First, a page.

The prospect of a film inspired by a notorious 1960s fainting epidemic is an enticing one indeed, considering how under-exploited the incident has been in popular culture. Also enticing is the notion of seeing Arya Stark graduate to the big screen.
Both of these elements provide enough entertainment value to make The Falling worth the effort, although neither quite live up to their potential.
The wide-eyed Maisie Williams has the kind of broadly expressive face that very much suits movies, and she can hold the camera like a pro, even though her character feels a little underwritten. Maxine Peake (The Theory of Everything) is fantastic as her put-upon mother, and feels like a more empathetic take on the ‘harried 1960s English mum’ stereotype we’ve probably seen a little too often.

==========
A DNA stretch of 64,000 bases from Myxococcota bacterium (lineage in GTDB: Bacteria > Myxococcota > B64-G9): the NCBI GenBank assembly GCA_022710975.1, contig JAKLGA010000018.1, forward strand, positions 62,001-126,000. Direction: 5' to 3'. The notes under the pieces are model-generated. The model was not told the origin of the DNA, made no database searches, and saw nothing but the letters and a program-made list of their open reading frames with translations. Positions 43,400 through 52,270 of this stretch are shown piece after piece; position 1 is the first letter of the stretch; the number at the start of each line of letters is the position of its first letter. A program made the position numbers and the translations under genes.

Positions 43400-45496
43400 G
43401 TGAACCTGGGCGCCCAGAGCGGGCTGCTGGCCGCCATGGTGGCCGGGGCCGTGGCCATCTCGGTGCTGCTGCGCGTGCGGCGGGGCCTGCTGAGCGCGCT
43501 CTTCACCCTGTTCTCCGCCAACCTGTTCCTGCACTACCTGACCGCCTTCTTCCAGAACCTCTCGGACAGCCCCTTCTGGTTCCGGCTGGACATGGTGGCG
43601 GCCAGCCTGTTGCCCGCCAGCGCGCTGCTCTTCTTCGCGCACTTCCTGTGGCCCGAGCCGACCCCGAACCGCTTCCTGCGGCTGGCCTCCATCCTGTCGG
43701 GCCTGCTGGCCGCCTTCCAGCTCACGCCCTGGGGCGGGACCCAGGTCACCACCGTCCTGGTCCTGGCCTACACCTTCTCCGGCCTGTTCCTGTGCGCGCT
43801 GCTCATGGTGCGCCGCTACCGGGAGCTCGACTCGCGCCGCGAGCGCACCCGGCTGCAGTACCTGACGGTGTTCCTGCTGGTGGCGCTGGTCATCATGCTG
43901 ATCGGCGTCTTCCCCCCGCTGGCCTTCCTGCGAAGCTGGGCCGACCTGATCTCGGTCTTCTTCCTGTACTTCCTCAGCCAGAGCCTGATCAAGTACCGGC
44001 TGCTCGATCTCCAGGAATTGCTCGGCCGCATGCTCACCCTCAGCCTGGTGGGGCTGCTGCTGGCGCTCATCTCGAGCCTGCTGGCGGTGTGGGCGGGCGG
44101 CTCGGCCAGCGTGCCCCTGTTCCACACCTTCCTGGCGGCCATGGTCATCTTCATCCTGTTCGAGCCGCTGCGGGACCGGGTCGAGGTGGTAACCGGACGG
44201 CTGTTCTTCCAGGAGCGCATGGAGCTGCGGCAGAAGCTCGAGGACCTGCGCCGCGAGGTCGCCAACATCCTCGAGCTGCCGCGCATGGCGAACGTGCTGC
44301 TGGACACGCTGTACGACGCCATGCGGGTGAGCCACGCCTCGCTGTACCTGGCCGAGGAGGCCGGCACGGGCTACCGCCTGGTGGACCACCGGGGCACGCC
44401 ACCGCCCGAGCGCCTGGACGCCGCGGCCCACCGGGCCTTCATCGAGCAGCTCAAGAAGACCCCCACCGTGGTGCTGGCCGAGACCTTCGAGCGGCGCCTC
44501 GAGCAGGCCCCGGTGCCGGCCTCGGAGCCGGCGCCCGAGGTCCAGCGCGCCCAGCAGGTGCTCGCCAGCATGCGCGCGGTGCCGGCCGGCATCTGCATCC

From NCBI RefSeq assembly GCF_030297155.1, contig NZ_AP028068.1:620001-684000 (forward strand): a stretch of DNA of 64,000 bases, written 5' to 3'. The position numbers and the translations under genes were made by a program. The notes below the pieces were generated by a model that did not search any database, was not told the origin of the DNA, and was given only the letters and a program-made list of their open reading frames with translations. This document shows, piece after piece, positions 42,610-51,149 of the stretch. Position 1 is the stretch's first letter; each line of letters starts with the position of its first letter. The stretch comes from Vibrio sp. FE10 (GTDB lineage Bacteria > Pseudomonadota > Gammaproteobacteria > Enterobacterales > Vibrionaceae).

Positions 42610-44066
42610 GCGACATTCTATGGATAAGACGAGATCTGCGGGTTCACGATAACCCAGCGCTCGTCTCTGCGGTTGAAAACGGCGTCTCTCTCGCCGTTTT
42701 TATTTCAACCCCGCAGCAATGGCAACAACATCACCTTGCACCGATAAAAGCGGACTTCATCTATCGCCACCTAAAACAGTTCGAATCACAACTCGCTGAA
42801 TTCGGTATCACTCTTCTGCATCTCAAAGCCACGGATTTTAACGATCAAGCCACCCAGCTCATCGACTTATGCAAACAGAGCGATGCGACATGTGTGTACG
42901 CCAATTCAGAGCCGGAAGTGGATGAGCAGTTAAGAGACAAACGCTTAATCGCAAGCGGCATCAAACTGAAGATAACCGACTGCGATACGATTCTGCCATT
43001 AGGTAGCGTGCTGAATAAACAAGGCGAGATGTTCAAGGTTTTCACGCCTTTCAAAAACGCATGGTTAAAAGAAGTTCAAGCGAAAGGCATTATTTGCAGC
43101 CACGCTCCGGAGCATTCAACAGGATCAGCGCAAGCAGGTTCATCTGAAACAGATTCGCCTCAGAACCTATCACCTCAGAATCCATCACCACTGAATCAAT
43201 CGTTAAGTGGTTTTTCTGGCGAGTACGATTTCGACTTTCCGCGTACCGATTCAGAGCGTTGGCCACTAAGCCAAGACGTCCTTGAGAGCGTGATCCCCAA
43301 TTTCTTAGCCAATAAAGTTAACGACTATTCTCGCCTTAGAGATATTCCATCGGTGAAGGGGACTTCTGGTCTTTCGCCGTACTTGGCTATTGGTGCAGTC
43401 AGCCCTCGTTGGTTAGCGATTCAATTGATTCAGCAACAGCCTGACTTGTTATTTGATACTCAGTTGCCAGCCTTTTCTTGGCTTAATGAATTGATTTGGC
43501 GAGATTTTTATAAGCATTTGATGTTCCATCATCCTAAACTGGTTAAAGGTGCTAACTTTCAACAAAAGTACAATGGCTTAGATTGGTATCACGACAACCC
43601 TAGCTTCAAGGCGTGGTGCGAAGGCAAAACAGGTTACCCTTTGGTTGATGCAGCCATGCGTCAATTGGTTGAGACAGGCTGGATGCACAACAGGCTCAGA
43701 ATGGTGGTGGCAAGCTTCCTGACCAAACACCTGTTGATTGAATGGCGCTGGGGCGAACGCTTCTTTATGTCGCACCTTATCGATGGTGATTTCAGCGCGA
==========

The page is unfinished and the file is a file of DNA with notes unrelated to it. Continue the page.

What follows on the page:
The events on screen in The Falling are often unnerving, and always interesting, but rarely as lyrical as the film seems to be aiming for. This undermines some of the more disturbing plot turns that arrive in the third act.
The spectre of Peter Weir’s 1975 masterpiece Picnic at Hanging Rock hangs all over the The Falling, and the new film suffers for the comparison. Which is to say, you’ll probably enjoy it more if you haven’t seen the earlier film. Weir effortlessly evoked a sense of mystic wonder that The Falling only hints at in its best moments.
‘The Falling’ movie times